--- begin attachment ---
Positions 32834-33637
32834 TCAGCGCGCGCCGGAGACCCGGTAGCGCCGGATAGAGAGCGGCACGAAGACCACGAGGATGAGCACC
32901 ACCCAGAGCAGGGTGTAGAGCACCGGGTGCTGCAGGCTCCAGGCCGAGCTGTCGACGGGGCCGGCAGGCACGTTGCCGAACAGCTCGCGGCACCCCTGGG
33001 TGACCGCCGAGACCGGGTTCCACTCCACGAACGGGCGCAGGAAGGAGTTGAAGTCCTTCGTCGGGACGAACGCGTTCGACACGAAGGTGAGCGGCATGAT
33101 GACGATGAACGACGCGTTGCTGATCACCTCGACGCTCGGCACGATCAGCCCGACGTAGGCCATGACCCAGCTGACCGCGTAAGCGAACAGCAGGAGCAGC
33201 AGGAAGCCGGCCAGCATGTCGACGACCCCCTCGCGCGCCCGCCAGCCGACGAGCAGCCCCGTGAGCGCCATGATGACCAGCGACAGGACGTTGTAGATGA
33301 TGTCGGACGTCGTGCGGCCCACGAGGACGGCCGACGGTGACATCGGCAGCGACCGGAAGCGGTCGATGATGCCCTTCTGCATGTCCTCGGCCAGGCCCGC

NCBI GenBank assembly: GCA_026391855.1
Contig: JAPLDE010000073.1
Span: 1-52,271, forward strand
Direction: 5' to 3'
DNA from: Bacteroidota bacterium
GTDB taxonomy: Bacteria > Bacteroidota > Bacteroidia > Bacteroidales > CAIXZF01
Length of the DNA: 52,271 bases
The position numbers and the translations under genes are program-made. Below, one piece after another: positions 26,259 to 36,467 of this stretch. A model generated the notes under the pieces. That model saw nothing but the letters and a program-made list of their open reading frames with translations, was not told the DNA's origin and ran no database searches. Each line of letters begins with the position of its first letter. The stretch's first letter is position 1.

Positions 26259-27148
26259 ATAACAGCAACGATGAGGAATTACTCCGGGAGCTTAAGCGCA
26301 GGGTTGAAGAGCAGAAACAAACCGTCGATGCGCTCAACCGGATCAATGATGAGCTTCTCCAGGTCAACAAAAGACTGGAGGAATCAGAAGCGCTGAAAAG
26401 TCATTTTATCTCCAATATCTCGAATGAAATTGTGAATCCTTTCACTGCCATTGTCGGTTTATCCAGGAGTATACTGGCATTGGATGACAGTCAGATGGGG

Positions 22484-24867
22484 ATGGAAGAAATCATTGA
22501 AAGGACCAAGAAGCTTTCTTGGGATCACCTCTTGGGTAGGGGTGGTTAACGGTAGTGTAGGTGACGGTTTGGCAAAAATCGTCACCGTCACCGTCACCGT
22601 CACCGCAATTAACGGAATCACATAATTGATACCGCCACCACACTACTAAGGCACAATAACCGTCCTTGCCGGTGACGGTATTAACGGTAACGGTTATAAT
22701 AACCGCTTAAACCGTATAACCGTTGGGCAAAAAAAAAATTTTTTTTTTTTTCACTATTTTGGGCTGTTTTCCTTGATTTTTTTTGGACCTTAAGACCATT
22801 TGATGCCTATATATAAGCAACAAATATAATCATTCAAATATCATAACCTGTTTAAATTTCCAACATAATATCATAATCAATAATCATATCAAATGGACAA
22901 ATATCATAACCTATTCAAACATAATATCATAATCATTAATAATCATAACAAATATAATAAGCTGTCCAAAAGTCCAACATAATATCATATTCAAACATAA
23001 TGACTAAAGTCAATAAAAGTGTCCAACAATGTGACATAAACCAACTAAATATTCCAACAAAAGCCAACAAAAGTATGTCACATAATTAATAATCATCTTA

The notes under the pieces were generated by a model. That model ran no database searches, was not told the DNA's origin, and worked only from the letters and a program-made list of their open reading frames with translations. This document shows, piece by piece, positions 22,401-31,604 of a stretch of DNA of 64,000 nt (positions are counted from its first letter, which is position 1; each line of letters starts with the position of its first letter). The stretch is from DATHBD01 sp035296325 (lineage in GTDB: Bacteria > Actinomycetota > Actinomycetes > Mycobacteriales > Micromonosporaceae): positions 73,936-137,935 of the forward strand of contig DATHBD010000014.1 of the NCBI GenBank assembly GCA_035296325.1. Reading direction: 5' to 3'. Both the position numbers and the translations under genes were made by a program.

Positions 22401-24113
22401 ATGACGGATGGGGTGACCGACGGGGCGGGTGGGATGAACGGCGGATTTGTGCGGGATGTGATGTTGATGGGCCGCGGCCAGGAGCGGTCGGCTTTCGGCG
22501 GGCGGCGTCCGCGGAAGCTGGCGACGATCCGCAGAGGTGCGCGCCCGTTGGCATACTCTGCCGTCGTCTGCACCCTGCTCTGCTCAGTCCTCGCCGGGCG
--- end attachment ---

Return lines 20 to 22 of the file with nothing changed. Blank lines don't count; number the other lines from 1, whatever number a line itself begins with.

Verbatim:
Positions 22484-24867
22484 ATGGAAGAAATCATTGA
22501 AAGGACCAAGAAGCTTTCTTGGGATCACCTCTTGGGTAGGGGTGGTTAACGGTAGTGTAGGTGACGGTTTGGCAAAAATCGTCACCGTCACCGTCACCGT